Mill Creek hosts one of the highest elevation salmon-spawning habitats in California and is one of the few streams that still support threatened spring-run Chinook salmon. It winds southwest from Mount Lassen through a narrow canyon until it reaches the Sacramento Valley. Before joining the Sacramento River, the creek flows through the small Tehama County community of Los Molinos, where landowners with senior water rights divert flows to irrigate nut orchards and cattle pasture.

Tehama County Superior Court adjudicated Mill Creek water rights in 1920, allocating the stream’s entire discharge during low summer flows. As a result, the stream routinely goes almost completely dry during irrigation season (June through mid-October). At the request of state and federal fisheries regulators, local irrigators voluntarily agreed to provide flows for the spring and fall salmon migration this drought year and last. This year’s curtailment orders have not affected these senior water rights holders — so far.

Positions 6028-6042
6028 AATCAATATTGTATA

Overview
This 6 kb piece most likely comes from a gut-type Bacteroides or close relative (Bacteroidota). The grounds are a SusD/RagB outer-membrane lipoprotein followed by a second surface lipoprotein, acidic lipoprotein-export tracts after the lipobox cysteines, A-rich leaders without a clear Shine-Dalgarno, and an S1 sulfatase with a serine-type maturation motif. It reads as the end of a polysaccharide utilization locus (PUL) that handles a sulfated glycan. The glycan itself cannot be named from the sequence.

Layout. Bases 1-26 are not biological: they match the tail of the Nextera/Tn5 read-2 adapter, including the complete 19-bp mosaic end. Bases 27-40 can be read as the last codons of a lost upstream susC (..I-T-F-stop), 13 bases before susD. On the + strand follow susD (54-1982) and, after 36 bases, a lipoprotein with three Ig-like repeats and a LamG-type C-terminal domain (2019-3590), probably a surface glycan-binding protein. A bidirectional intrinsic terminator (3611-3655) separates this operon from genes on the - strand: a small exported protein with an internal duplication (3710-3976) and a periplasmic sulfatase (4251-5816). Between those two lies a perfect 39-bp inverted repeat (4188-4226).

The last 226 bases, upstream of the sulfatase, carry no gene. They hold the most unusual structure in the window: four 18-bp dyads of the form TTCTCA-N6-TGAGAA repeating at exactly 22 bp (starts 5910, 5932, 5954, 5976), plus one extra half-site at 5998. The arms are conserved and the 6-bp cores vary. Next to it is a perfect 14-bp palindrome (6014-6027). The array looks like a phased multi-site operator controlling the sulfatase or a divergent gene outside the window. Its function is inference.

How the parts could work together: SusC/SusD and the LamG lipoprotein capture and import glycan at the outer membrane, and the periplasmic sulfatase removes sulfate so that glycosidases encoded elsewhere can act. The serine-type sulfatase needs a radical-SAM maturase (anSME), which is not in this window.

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Lower reach of Mill Creek where it flows through Los Molinos and is diverted for irrigation. Source: UC Davis Center for Watershed Sciences

Stream flow is critical to sustaining riverine plants and animals, many of which have adapted to historic flow patterns. These species include the foothill yellow-legged frog, whose reproduction is timed with the annual spring snowmelt, and Pacific salmon that migrate up the Sacramento and spawn in the creek.